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Drowsy and Overweight Truck Drivers – Some Are Being Testing for Sleep Apnea

Posted Jun 03 2009 4:59pm 1 Comment

  image The numbers of 1 out of 3 potentially suffering from sleep apnea are pretty big.  We have all heard the news reports of drivers who fall asleep behind the wheel too, and not only truck drivers are affected there, but the problem is that it kills other individuals in case of an accident too.  …hmmmm…gave me a thought here, does being in Congress and having an unacceptable BMI affect their skills or do we measure their track records?  Ok, enough and on with the post.

If encouraged, like any of us, there are ways to improve our current health and not too long ago I did a post about a truck driver using his PHR to monitor his blood pressure, so why not put the same principle into practice here and use a scale and other educational information available to work on it.  

The sleep apnea test is good too to bring about an awareness too, but hopefully not used in a negative fashion.  There are people driving and walking all over earth that have this too and it doesn’t stop them from driving and leading a normal life as we only diagnosed this condition a few years ago.  I happen to know the trucking company, Swift, mentioned in this article and they have always had a good reputation and have been a good service provider too, so being they are voluntarily offering the test is a good thing.  BD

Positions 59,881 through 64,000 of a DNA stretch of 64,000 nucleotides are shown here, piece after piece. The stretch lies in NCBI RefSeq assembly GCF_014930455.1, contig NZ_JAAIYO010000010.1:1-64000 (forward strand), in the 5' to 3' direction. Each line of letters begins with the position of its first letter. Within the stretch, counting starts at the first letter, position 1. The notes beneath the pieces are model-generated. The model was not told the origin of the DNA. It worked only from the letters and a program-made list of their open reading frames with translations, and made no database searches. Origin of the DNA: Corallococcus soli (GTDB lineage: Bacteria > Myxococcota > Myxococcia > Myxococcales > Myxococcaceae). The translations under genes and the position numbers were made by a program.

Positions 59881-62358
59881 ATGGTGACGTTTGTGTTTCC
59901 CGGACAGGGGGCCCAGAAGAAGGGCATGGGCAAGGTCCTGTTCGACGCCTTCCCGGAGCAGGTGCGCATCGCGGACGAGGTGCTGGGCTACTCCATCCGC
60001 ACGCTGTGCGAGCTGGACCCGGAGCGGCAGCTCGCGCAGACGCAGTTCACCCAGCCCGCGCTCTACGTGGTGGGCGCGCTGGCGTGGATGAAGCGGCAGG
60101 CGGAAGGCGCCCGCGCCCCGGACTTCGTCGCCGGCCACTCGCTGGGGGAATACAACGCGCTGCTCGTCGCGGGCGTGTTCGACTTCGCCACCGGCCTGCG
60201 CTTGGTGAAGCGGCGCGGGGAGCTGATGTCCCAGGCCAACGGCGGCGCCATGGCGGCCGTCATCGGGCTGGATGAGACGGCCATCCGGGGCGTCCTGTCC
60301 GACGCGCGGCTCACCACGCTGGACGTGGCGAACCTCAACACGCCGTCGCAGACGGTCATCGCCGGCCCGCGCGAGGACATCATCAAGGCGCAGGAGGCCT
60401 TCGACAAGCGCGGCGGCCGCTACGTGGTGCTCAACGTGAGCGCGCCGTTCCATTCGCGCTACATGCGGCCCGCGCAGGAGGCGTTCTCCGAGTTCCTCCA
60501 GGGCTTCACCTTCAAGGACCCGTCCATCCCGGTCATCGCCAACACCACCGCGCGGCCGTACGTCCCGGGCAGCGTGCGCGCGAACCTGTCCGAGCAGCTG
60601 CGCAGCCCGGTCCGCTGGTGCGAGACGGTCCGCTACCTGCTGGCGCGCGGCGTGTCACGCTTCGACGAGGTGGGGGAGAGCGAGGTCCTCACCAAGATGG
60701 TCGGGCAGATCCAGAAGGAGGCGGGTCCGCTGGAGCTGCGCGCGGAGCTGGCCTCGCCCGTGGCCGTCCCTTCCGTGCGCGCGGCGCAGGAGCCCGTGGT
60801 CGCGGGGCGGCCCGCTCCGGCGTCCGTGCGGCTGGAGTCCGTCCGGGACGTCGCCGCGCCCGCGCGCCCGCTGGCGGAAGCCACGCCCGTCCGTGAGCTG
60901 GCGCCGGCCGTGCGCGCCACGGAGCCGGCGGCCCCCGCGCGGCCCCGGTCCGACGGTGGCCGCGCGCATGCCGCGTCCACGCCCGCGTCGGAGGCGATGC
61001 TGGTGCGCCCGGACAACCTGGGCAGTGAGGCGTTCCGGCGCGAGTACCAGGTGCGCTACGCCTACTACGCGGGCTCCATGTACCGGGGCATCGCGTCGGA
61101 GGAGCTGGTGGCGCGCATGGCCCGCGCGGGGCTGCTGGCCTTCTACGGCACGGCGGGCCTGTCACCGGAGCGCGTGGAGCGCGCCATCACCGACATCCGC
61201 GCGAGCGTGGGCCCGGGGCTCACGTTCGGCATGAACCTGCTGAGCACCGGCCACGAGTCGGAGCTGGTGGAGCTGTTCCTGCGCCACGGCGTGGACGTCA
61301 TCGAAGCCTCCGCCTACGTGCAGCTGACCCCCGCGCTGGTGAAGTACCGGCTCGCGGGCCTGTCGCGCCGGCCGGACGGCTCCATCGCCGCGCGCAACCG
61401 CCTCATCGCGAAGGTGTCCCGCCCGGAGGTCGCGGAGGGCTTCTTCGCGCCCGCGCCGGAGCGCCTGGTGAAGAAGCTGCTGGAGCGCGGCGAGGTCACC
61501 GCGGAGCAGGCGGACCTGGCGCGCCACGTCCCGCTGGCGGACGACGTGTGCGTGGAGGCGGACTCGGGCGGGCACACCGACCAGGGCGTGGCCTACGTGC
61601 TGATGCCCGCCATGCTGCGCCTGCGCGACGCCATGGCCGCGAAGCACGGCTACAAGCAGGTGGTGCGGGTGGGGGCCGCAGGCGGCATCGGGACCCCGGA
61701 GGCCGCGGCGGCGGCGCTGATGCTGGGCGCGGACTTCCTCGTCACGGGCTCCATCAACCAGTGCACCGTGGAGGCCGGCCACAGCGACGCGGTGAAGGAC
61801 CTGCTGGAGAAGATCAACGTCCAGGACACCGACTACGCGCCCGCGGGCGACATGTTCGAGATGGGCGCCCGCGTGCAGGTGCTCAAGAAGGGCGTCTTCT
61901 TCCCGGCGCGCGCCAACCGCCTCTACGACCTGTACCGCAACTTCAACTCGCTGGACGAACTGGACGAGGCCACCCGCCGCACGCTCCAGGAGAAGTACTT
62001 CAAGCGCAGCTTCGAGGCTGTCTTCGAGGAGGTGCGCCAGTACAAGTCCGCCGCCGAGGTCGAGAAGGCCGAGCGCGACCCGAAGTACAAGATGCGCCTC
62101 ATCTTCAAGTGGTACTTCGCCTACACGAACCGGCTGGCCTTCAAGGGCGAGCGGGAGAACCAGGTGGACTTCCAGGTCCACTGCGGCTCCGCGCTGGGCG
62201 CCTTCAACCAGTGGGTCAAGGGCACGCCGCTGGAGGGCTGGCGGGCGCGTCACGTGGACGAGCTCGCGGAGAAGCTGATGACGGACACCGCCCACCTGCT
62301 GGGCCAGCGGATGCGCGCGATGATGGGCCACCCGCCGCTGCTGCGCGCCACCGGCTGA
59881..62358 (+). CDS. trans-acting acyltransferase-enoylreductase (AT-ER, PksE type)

Cross Country Truck Driver using Microsoft HeatlhVault to send blood pressure readings to his doctor  (video)

At age 55, he stands 5-foot-11 and weighs 308 pounds, which doctors say helps to explain why he’s been diagnosed with severe obstructive sleep apnea, a dangerous disorder that puts him at high risk for health problems — and falling asleep at the wheel. 

“It was mild, but has worsened as I have gotten older,” says Armstrong, a Michigan man who weighed 190 two decades ago, but gradually has put on pounds.

Regulators with the Federal Motor Carrier Safety Administration have been considering for more than a year new rules that would require screening for drivers whose body mass index — a metric based on weight and height — exceeds 30, the baseline for obesity.

“There is no direct relationship between a person’s body weight and his ability to drive an 18-wheel truck,” said Tom Weakley, director of operations for the Owner-Operator Independent Drivers Association, which represents about 160,000 drivers. “Show me where that’s a better predictor than a person’s driving record.”

Heavy, drowsy truckers pose risk on the road - Health care-

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Cross Country Truck Driver using Microsoft HeatlhVault to send blood pressure readings to his doctor

Comments (1)
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Drivers already are checked into and go through a extensive DOT physical this is an attempt to take drivers off the road as the dot is now in favor of rail transport to truck transport. Nevermind the many people killed in rail accidents. Most of the time it is not a tired driver that causes an accident it is car drivers just like with trains the drivers are in such a rush that they fail to respect the limitations of trucks and do crazy things like cut off a truck driver and slam on the breaks when they realize that the trafic in front of the driver is going the same speed as he is. I am not saing that tired drivers are not the cause of some accidents but it is not the cause of most. It is just a convient crutch to blame the truck driver who has a lot of insurance and can be sued for much more
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